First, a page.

# Prove Chi Square is Stochastically Increasing

## Homework Statement

Prove that the $X^2$ distribution is stochastically increasing in its degrees of freedom; that is if $p>q$, then for any $a$, $P(X^2_{p} > a) \geq P(X^2_{q} > a)$, with strict inequality for some $a$.

## Homework Equations

1.$(n-1)S^2/\sigma^2 \sim X^2_{n-1}$
2.The Chi squared(p) pdf is
$f(x|p)= \frac 1{\Gamma(p/2) 2^{p/2}}x^{(p/2) - 1}e^{-x/2}$

## The Attempt at a Solution

Since $p>q$, this implies $\forall a, \frac{\sigma^2 a}{p}< \frac{\sigma^2 a}{q}$.
Also, $X^2_{k} \sim kS^2/\sigma^2$.

Therefore $\forall a, P(X^2_{p}>a) = P(S^2 > \sigma^2 a/p) \geq P(S^2 > \sigma^2 a/q) = P(X^2_{q}>a)$.

If $a>0$, we observe strict inequality, as the support of $S^2$ is $[0,\infty)$...

What do you think? If I am going in the wrong direction, please steer me in the right one.

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Ray Vickson
Homework Helper
Dearly Missed

## Homework Statement

Prove that the $X^2$ distribution is stochastically increasing in its degrees of freedom; that is if $p>q$, then for any $a$, $P(X^2_{p} > a) \geq P(X^2_{q} > a)$, with strict inequality for some $a$.

## Homework Equations

1.$(n-1)S^2/\sigma^2 \sim X^2_{n-1}$
2.The Chi squared(p) pdf is
$f(x|p)= \frac 1{\Gamma(p/2) 2^{p/2}}x^{(p/2) - 1}e^{-x/2}$

## The Attempt at a Solution

Since $p>q$, this implies $\forall a, \frac{\sigma^2 a}{p}< \frac{\sigma^2 a}{q}$.
Also, $X^2_{k} \sim kS^2/\sigma^2$.

Therefore $\forall a, P(X^2_{p}>a) = P(S^2 > \sigma^2 a/p) \geq P(S^2 > \sigma^2 a/q) = P(X^2_{q}>a)$.

If $a>0$, we observe strict inequality, as the support of $S^2$ is $[0,\infty)$...

What do you think? If I am going in the wrong direction, please steer me in the right one.
I cannot follow your argument. You need two different ##S^2## random variables---one for ##\chi^2_p## and a different one for ##\chi^2_q##. Basically, though, you need to know what ##\chi^2## really is, in simple, intuitive terms: if ##Y_r## has the distribution ##\chi^2_r## then
$$Y_r = Z_1^2 + Z_2^2 + \cdots + Z_r^2,$$
where ##Z_1, Z_2, \ldots, Z_r## are iid standard normal random variables.

When looking at stochastic ordering, you are entitled to use a common sample space ##\Omega##, since all that matters is how the distribution functions compare (not, for example, whether the two random variables are independent, or not). We can always "construct" a sample space such that the iid N(0,1) random variables ##Z_1, Z_2, \ldots, Z_p## are functions over ##\Omega## (so their values "observed" on a sample point ##\omega \in \Omega##) are ##Z_1(\omega), Z_2(\omega), \ldots, Z_p(\omega)##. Then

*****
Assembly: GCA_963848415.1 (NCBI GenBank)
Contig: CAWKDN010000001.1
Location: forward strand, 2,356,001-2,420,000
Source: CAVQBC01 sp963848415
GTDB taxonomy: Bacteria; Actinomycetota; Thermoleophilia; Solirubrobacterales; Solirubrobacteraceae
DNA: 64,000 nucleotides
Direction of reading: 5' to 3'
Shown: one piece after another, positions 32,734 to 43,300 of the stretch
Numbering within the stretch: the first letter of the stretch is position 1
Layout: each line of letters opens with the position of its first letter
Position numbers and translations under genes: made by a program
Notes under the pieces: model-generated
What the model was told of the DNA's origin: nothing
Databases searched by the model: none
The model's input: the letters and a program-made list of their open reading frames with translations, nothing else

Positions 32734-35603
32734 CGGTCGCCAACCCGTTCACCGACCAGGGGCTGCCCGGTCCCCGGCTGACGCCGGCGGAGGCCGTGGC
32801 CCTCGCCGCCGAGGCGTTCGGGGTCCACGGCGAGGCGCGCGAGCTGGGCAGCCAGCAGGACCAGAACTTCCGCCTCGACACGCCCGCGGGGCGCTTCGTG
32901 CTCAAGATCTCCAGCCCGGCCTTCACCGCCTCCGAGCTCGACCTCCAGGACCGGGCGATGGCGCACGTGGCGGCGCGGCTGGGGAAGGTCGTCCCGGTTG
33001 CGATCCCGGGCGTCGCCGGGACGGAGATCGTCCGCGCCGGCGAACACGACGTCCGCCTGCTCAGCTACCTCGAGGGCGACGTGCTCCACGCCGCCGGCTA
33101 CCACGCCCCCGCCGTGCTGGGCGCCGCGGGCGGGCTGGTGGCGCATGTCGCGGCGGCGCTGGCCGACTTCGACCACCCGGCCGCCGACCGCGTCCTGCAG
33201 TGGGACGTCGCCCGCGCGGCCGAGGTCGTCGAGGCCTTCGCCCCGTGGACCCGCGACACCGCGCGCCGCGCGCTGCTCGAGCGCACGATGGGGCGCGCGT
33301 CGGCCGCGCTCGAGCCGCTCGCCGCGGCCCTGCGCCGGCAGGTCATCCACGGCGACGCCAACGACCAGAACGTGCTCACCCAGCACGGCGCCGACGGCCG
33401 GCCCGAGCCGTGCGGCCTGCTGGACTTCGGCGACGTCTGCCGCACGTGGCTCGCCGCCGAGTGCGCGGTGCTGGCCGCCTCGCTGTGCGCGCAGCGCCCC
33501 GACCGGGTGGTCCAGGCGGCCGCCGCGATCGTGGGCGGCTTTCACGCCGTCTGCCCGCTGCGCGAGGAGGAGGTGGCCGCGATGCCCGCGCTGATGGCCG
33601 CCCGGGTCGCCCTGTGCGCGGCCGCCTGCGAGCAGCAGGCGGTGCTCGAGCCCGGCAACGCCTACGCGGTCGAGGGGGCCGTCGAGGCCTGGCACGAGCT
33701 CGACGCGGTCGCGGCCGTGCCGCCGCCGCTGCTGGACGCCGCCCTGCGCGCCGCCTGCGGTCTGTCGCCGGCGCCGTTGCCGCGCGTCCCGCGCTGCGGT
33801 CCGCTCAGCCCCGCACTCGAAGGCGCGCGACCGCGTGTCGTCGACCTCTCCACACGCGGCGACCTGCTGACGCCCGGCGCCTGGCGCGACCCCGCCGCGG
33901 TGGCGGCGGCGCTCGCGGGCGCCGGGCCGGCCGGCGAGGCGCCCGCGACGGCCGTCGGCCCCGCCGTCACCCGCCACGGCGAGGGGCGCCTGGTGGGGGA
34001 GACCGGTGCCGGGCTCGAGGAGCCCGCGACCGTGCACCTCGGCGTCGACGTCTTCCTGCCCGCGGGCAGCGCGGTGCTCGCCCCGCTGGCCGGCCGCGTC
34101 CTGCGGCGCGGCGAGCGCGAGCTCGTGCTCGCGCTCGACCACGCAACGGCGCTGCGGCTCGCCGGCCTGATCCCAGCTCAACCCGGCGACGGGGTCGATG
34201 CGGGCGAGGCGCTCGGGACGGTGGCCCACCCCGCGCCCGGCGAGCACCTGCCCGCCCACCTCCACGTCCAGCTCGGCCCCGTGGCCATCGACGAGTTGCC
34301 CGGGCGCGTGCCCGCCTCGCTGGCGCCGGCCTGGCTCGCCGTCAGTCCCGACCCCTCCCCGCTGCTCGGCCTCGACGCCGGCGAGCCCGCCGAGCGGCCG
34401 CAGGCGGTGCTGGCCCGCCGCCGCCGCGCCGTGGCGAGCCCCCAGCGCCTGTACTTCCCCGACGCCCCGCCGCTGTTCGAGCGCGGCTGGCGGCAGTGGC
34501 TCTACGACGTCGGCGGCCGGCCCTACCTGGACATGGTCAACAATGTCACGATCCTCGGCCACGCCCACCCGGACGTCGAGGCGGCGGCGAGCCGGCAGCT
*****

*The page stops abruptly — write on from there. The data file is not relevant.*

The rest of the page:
$$Y_q(\omega) = \sum_{j=1}^q Z_j(\omega)^2 \; \text{and} \;Y_p(\omega) = \sum_{j=1}^p Z_j(\omega)^2$$
For ##q < p##, what does that tell you?

Last edited:
Based on your hint, here's what I'm thinking...

Well, then, if $Z_{i} \sim N(0,1)$ (and i.i.d.) , and $X^2_{n} = \sum_{i=1}^{n} Z_{i}$, then $X^2_{p} = pZ^2_1$ and $X^2_{q} = qZ^2_1$.

Thus for all $a$, $P(X^2_{p} > a) = P(pZ^2_1 > a ) = P(Z^2_1 > \frac {a}{p}) \geq P(Z^2_1 > \frac {a}{q}) = P(X^2_{q} > 1)$, since $p>q$. If $a>0$, then there should be strict equality (I think).

Whatdya think?

Ray Vickson
Homework Helper
Dearly Missed
Based on your hint, here's what I'm thinking...

Well, then, if $Z_{i} \sim N(0,1)$ (and i.i.d.) , and $X^2_{n} = \sum_{i=1}^{n} Z_{i}$, then $X^2_{p} = pZ^2_1$ and $X^2_{q} = qZ^2_1$.

Thus for all $a$, $P(X^2_{p} > a) = P(pZ^2_1 > a ) = P(Z^2_1 > \frac {a}{p}) \geq P(Z^2_1 > \frac {a}{q}) = P(X^2_{q} > 1)$, since $p>q$. If $a>0$, then there should be strict equality (I think).

Whatdya think?
I think you are writing down a bunch of material that makes no sense at all. Chi-squared = a sum of squares of iid N(0,1) random variables, not just a sum. I suggest you sit down, relax, and proceed slowly and carefully. Think about the actual definitions, and think about what I wrote in my previous response.

Alternatively, you can try to proceed directly: ##X## (with cdf ##F##) dominates ##Y## (with cdf ##G##) if ##G(x) \geq F(x)## for all ##x##, and ##>## holds for some ##x##. In other words, the stochastically larger random variable has a smaller cdf; that is, for each ##x##, it lies below the other one---so ##F## describes a distribution the lies to the "right" of ##G##. That means that the density functions ##f,g## must satisfy ##\int_0^x [g(t) - f(t)] \geq 0 ## for all ##x > 0##. You have formulas for ##f(t)## and ##g(t)##, so you can try to verify the cumulative ordering. That might be hard to do, so that is why I suggested an alternative approach.

Mogarrr
Oops. Should have written $X^2_{n} = \sum^{n}_{i=1} Z^2_{i}$. I was thinking that since the $Z_{i}$'s are identically distributed, that I could just sum up their squares, $X^2_1$. Why am I wrong here, if they're identically distributed?

I will try the direct method, since $X^2_{p} \sim \Gamma(p/2, 2)$.

Update: Ok, I believe I've found a solid direct proof using the Chi square, Gamma and Poisson distribution. I'm excited, but busy now, so check tomorrow for my reply! And thanks for the help.

Last edited:
Ok, there is a relationship between the Gamma and Poisson distribution. Let $X \sim Gamma(\alpha, \beta)$, then
$P(X \leq x) = P(Y \geq \alpha)$, where $Y \sim Poisson(x/\beta)$.

Now let $p > q$, $p,q \in \mathbb{Z}^{+}$ $a>0$, then
$P(X^2_{p} > a) < P(X^2_{q} > a)$
$\Leftrightarrow P(Y > p) < P(Y > q)$
$\Leftrightarrow 0 < P(Y>q) - P(Y>p)$
$\Leftrightarrow 0 < \sum^{\infty}_{y=q/2} \frac {e^{-a/2}(a/2)^{y}}{y!} - \sum^{\infty}_{y=p/2} \frac{e^{-a/2}(a/2)^{p} }{y!}$
$= \sum^{p/2}_{y=q/2} \frac {e^{-a/2} (a/2)^{y} }{y!}$.
The above is positive, proving a strict inequality for some $a$.

If $a \notin \mathbb{R}^{+}$, then
$P(X^2_{p} > a) = 1 = P(X^2_{q} > a)$,
hence $\forall a \in \mathbb{R}, P(X^2_{p} > a) \geq P(X^2_{q} > a)$, if $p>q$.

I think this is right.